Text by Margaret Zainey Roux
In a world of whites and neutrals, Tricia Guild keeps things colorful. Since the 1970s, the London-based interior designer and Designers Guild founder has leaned on the power of the paintbrush to reimagine rooms and elevate them from blasé to bold. In her 17th book, Paint Box: 45 Palettes for Choosing Color, Texture and Pattern, Guild demystifies the often daunting process of color selection and pattern pairing in a manner that even the most afflicted color-phobes will find comforting.
“Throughout my career, I have met so many people who are overwhelmed by color and are nervous about embracing it in their own homes,” Guild says. “They are unsure of where to start, how to distinguish between tone and shade, how to incorporate patterns and prints, and, ultimately, how to bring all of the elements together. My most passionate goal—both personally and professionally—has been to give people the confidence they need to experiment with color and to live among the textures and patterns that will enrich their lives. I hope that Paint Box will serve as an inspiring resource that will ignite their color sense and enable them to discover just how enjoyable the practice can be.”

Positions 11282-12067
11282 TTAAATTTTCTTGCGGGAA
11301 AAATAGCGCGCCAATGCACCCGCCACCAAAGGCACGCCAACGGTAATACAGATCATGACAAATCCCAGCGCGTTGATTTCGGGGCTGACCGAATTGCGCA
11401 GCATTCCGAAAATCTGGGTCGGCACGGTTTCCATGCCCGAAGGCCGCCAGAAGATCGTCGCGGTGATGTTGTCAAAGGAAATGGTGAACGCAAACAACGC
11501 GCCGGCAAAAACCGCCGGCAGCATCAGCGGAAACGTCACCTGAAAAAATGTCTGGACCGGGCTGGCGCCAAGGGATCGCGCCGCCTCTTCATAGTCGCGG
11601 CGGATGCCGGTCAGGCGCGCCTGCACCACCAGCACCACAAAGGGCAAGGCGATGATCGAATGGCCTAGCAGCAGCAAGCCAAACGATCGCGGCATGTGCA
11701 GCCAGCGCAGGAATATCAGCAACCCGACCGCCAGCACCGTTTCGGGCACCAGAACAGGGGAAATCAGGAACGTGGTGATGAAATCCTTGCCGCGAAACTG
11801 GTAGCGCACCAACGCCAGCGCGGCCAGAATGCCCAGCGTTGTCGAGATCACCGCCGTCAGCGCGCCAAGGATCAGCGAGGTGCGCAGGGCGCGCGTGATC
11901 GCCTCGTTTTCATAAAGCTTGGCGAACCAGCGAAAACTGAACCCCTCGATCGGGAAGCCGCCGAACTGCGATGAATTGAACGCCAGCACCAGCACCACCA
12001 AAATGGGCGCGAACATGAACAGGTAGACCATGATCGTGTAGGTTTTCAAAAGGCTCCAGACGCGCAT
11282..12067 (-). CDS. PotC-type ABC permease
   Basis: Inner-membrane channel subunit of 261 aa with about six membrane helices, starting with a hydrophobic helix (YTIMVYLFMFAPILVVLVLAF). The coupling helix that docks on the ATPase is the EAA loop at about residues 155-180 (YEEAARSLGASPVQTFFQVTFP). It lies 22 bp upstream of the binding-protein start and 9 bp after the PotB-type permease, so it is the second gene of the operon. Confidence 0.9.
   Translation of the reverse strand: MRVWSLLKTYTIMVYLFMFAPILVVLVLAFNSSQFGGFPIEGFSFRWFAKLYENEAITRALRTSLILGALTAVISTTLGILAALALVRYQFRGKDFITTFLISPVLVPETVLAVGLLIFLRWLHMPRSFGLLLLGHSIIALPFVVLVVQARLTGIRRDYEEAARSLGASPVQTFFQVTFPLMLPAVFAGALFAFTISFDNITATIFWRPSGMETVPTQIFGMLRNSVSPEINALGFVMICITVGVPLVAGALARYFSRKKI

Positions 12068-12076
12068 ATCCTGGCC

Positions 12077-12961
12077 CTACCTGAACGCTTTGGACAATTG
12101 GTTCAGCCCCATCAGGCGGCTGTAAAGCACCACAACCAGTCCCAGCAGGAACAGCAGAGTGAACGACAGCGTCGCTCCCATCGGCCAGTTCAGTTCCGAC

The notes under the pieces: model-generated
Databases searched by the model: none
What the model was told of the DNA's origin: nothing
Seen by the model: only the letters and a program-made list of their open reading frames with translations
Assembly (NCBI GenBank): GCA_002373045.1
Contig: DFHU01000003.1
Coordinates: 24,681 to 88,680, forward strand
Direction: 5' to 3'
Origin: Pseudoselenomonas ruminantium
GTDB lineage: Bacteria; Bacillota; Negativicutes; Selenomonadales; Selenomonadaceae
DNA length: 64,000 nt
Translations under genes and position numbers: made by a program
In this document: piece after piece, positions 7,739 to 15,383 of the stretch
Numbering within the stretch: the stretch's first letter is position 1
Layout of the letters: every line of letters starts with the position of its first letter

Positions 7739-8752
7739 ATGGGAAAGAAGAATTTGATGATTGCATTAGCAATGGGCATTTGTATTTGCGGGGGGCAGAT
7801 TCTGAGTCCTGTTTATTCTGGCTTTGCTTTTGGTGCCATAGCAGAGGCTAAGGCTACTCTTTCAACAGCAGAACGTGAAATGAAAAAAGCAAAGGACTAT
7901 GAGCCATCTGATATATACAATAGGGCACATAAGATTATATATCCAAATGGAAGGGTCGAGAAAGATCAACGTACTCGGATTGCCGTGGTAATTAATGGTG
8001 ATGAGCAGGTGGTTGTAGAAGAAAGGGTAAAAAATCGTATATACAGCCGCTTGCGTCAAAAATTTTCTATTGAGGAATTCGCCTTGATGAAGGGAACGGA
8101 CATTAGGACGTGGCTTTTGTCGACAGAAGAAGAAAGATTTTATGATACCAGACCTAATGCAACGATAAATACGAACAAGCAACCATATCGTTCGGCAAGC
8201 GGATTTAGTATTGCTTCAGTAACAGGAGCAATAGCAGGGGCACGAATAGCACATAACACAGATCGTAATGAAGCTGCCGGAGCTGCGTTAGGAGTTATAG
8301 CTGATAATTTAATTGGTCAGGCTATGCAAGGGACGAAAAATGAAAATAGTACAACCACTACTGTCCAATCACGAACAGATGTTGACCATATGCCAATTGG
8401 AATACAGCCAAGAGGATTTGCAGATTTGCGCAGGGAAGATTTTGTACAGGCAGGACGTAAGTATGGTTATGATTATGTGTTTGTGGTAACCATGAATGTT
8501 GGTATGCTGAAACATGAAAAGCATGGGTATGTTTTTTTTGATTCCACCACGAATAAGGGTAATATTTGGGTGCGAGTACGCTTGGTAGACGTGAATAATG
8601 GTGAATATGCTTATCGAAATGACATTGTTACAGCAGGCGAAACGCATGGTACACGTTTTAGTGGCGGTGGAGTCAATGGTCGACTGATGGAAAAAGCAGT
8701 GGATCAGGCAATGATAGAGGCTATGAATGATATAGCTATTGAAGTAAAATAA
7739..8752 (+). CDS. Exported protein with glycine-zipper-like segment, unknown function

Published by Quadrille, the newly released volume includes nearly 200 pages of brilliant photos by James Merrell, but it has more to offer than just pretty pictures. Guild shares mood boards, tried-and-true tips, and a diverse sampling of her favorite palettes pulled from nature, travel, art, and fashion. Most importantly, she invites readers to follow her—not copy her—and supplies them with the tools needed to create spaces that are authentic and all their own.
“I can’t imagine a life without color,” Guild says. “It is a vehicle for self-expression, and the act of choosing it is an instinctive and spontaneous response to my perspective in that given moment. Much of the way that I work with color is dependent upon my immediate reaction to a particular shade or palette—how it makes my heart race, sing, skip a beat. For me, color is much more than just pigment; it’s a way of being.”